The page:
Misdemeanor Penalties, Fla. Statute 775.082

Florida Misdemeanor Crimes

Under Florida law all crimes are divided into two categories: misdemeanors and felonies. Misdemeanors are punishable by up to one-year in county jail and classified as either a first-degree or second-degree offense. Some misdemeanor penalties can be upgraded based on a prior conviction of the same offense.

First-Degree Misdemeanors

First-degree misdemeanor penalties are the most serious misdemeanors in Florida, punishable by up to one-year in jail, one-year of county probation and a fine of up to $1,000. Other sanctions can include community service, educational classes, individual or group counseling, a no-alcohol provision, a no-contact order and random drug testing. Examples of first-degree misdemeanors are:

Second-Degree Misdemeanors

Second-degree misdemeanor penalties are punishable by up to 60 days in jail, six months of county probation and a fine of up to $5,000. Other sanctions can include any court-ordered condition of probation. Examples of second-degree misdemeanors are:

Misdemeanor Penalties Can Be Increased for a Second Conviction

Under Florida law some misdemeanor penalties can be increased for a second or subsequent conviction. This means you face harsher penalties if you have previously been convicted of the same offense.  Florida crimes that can be enhanced based solely on one’s prior record are:

Statute of Limitation

For all Florida misdemeanors the State must begin criminal prosecution within a set period of time.  This time frame is called the statute of limitation.  Criminal prosecutions commenced after the statute of limitation can are subject to dismissal.  The statute of limitation begins to run when the crime is committed.  Misdemeanors in Florida generally have a statutes of limitation of one or two years.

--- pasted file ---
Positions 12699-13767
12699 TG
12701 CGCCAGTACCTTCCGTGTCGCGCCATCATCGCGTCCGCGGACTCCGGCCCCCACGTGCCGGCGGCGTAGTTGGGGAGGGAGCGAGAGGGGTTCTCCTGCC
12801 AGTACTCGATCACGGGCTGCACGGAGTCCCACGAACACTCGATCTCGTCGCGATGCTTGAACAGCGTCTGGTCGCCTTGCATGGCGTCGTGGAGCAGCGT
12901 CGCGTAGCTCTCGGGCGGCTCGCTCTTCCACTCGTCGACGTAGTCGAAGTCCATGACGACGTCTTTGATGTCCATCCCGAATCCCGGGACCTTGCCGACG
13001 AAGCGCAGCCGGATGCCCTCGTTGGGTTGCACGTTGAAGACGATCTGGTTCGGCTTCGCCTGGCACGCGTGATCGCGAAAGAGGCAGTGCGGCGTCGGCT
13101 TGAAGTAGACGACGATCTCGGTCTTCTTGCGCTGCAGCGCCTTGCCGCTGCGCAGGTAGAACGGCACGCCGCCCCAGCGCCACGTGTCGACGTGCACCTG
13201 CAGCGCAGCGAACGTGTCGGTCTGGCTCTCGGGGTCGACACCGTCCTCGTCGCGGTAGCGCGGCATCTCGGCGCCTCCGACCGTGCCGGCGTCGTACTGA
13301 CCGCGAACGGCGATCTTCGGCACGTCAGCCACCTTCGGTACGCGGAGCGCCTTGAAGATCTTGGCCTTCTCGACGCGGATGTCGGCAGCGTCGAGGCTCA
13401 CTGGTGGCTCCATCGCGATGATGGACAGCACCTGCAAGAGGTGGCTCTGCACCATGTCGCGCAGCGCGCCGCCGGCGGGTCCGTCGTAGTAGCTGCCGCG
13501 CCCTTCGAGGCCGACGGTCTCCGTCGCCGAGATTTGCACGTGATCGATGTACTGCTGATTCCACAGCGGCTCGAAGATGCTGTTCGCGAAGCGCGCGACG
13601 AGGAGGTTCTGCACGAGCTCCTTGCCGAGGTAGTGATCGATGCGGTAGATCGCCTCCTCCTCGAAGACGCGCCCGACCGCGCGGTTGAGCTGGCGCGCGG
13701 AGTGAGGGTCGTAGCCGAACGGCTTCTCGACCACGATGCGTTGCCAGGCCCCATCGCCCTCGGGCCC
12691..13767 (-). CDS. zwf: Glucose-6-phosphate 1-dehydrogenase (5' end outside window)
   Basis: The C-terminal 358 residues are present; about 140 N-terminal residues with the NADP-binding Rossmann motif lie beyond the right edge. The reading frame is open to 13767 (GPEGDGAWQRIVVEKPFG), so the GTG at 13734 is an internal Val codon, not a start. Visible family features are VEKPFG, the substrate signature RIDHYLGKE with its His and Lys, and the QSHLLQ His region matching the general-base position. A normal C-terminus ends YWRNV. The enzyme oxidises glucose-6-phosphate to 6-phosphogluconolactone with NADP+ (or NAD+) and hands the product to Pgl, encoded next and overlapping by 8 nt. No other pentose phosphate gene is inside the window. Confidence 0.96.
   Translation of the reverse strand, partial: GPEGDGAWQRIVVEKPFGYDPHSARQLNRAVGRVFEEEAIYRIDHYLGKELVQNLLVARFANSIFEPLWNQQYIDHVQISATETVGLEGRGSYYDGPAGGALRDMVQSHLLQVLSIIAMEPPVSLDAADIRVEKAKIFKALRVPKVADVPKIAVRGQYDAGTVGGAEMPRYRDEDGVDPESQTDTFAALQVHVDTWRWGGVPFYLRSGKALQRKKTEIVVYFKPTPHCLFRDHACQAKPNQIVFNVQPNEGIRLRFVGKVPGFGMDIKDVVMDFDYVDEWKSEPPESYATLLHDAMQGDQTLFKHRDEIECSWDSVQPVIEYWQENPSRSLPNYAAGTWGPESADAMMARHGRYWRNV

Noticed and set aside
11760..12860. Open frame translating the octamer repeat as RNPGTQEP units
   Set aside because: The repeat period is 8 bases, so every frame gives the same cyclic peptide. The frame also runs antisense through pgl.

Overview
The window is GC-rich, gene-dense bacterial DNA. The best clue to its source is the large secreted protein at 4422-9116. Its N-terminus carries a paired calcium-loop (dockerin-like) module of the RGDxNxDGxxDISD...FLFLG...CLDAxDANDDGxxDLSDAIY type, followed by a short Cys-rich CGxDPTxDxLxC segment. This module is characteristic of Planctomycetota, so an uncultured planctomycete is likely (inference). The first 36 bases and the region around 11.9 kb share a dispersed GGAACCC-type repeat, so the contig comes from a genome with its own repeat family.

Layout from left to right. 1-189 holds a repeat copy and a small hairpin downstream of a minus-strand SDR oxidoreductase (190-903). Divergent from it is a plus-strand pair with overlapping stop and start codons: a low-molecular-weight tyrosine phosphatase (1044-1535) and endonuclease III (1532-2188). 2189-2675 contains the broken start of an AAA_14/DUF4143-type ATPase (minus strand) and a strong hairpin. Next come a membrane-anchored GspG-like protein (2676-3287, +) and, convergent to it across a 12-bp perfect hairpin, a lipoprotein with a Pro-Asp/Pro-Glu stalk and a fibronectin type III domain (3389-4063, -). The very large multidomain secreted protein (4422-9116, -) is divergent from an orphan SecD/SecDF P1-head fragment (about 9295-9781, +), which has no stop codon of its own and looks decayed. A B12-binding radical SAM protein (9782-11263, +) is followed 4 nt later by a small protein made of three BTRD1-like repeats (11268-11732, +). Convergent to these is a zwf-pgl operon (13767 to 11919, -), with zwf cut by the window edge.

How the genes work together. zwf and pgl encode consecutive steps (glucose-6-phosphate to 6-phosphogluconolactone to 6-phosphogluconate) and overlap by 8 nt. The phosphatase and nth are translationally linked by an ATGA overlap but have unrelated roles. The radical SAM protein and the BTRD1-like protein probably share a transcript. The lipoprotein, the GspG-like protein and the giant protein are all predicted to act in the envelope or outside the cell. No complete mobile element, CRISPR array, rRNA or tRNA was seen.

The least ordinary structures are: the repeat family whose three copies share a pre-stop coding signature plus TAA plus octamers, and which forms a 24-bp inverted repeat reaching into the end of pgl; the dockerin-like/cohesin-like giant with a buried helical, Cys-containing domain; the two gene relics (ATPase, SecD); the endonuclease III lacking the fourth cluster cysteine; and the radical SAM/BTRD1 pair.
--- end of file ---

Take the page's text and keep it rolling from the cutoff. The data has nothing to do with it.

Florida Misdemeanor Crimes

Under Florida law all crimes are divided into two categories: misdemeanors and felonies. Misdemeanors are punishable by up to one-year in county jail and classified as either a first-degree or second-degree offense. Some misdemeanor penalties can be upgraded based on a prior conviction of the same offense.

First-Degree Misdemeanors

First-degree misdemeanor penalties are the most serious misdemeanors in Florida, punishable by up to one-year in jail, one-year of county probation and a fine of up to $1,000. Other sanctions can include community service, educational classes, individual or group counseling, a no-alcohol provision, a no-contact order and random drug testing. Examples of first-degree misdemeanors are:

Second-Degree Misdemeanors

Second-degree misdemeanor penalties are punishable by up to 60 days in jail, six months of county probation and a fine of up to $5,000. Other sanctions can include any court-ordered condition of probation. Examples of second-degree misdemeanors are:

Misdemeanor Penalties Can Be Increased for a Second Conviction

Under Florida law some misdemeanor penalties can be increased for a second or subsequent conviction. This means you face harsher penalties if you have previously been convicted of the same offense.  Florida crimes that can be enhanced based solely on one’s prior record are:

Statute of Limitation

For all Florida misdemeanors the State must begin criminal prosecution within a set period of time.  This time frame is called the statute of limitation.  Criminal prosecutions commenced after the statute of limitation can are subject to dismissal.  The statute of limitation begins to run when the crime is committed.  Misdemeanors in Florida generally have a statutes of limitation of one or two years.

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